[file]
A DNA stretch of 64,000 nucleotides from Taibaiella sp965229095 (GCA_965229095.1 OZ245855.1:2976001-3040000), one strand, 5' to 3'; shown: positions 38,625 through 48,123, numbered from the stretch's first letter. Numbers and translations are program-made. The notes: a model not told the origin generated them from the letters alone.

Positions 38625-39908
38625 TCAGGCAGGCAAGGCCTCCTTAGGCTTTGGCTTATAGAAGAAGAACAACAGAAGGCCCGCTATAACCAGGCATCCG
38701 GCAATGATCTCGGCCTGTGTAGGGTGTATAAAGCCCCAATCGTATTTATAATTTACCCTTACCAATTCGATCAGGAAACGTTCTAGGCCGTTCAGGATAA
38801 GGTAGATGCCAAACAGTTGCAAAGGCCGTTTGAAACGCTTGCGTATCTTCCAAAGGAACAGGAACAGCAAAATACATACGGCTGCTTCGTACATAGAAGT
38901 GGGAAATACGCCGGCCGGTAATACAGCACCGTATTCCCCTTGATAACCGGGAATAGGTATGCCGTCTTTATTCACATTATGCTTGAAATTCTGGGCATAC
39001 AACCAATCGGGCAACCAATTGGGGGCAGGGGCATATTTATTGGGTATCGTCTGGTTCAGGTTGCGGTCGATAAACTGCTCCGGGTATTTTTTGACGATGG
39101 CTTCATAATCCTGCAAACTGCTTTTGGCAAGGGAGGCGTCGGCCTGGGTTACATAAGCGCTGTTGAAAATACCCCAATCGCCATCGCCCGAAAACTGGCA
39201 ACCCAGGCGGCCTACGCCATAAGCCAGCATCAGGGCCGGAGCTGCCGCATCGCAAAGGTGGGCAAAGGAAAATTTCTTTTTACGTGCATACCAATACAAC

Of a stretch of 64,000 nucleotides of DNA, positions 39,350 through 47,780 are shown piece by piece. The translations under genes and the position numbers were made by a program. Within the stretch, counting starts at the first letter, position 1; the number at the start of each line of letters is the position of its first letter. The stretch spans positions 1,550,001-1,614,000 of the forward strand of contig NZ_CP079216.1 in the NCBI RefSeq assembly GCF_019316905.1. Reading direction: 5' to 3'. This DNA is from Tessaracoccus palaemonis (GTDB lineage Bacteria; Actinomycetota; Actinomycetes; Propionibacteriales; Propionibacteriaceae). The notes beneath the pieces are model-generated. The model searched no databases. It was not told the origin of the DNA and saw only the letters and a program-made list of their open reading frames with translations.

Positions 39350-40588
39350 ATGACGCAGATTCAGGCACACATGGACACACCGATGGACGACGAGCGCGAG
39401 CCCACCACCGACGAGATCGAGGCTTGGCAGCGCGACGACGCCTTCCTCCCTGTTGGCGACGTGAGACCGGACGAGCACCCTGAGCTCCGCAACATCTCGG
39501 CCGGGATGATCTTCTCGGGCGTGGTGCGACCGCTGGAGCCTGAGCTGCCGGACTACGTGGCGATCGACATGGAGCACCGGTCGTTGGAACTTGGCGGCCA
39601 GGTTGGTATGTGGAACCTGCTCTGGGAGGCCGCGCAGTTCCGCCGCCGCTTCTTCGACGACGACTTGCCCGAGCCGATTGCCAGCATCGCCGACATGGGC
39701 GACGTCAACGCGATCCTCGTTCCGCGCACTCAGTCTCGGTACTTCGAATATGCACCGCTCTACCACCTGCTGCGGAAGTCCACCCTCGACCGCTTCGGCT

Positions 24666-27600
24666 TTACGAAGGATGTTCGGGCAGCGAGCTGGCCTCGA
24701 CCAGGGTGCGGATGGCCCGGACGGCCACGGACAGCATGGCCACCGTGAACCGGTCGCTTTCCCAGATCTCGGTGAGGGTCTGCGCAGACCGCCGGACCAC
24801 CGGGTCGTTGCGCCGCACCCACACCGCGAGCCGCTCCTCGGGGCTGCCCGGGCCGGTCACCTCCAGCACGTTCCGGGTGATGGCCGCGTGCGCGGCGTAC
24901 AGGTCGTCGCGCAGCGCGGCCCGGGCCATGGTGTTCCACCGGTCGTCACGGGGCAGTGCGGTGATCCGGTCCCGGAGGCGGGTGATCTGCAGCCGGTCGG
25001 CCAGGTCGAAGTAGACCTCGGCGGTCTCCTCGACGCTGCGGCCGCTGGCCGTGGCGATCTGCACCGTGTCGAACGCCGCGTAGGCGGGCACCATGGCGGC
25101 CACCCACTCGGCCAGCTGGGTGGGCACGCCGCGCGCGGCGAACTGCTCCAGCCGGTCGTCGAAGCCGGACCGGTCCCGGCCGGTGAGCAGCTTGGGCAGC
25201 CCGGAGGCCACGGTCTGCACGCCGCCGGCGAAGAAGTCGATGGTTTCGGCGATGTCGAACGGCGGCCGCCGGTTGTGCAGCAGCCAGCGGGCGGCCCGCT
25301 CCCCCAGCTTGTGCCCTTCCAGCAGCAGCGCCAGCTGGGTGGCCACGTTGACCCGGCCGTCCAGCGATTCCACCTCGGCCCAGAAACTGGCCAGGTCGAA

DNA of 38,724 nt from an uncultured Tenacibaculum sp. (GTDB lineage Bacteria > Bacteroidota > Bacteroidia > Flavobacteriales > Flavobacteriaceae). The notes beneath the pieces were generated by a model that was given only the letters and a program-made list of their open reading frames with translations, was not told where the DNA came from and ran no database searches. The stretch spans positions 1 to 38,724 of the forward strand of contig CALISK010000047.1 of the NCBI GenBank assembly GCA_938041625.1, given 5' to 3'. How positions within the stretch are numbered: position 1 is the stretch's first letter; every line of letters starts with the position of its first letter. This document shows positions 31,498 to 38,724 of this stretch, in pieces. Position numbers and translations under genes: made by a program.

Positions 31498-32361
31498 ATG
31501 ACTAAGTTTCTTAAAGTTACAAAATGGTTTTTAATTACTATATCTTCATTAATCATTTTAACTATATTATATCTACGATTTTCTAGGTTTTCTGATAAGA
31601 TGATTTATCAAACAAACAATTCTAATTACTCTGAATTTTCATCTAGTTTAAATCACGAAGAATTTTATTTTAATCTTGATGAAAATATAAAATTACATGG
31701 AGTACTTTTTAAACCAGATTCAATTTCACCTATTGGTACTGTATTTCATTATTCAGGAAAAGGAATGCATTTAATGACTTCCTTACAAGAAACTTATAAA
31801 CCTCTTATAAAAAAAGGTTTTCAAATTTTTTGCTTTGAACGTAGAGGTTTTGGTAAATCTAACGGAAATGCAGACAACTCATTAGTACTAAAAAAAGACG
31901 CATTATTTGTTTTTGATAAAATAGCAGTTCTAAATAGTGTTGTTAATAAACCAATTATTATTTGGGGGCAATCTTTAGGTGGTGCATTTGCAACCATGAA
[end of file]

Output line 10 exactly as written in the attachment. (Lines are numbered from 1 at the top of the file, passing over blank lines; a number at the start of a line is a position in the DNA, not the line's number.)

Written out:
Of a stretch of 64,000 nucleotides of DNA, positions 39,350 through 47,780 are shown piece by piece. The translations under genes and the position numbers were made by a program. Within the stretch, counting starts at the first letter, position 1; the number at the start of each line of letters is the position of its first letter. The stretch spans positions 1,550,001-1,614,000 of the forward strand of contig NZ_CP079216.1 in the NCBI RefSeq assembly GCF_019316905.1. Reading direction: 5' to 3'. This DNA is from Tessaracoccus palaemonis (GTDB lineage Bacteria; Actinomycetota; Actinomycetes; Propionibacteriales; Propionibacteriaceae). The notes beneath the pieces are model-generated. The model searched no databases. It was not told the origin of the DNA and saw only the letters and a program-made list of their open reading frames with translations.